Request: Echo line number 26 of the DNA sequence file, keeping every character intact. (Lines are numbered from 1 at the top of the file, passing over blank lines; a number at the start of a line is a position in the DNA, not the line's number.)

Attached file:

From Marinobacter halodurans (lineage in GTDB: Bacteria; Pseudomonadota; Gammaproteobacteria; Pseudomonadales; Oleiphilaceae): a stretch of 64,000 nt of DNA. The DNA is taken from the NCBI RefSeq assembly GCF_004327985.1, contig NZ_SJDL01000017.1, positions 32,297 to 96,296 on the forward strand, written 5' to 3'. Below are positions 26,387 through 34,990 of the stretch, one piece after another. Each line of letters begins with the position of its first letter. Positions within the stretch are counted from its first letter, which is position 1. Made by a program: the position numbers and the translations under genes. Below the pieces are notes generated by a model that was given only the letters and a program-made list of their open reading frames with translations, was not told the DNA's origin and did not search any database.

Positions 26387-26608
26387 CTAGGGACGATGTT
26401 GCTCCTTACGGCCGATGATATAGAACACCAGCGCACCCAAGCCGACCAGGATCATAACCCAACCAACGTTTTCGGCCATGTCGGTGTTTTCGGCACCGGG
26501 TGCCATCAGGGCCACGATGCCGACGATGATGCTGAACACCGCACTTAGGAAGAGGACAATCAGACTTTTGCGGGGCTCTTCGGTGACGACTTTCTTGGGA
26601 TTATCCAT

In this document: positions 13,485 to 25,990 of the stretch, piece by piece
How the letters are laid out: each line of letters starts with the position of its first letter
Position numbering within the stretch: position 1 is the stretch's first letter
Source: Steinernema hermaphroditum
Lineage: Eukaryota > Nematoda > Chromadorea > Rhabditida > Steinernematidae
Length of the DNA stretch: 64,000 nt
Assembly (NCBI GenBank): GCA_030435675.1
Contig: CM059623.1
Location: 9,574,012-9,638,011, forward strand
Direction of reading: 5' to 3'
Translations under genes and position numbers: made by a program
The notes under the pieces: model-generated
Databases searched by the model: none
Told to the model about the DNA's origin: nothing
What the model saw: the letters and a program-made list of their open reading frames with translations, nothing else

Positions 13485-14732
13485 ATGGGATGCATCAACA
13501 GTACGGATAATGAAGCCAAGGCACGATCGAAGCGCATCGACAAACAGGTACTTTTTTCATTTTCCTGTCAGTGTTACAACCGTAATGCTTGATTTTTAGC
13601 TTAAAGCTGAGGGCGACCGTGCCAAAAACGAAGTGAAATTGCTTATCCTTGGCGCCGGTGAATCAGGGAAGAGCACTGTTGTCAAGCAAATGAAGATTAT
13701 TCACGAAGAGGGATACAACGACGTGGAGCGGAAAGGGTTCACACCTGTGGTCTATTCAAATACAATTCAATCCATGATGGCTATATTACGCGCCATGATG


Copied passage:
13701 TCACGAAGAGGGATACAACGACGTGGAGCGGAAAGGGTTCACACCTGTGGTCTATTCAAATACAATTCAATCCATGATGGCTATATTACGCGCCATGATG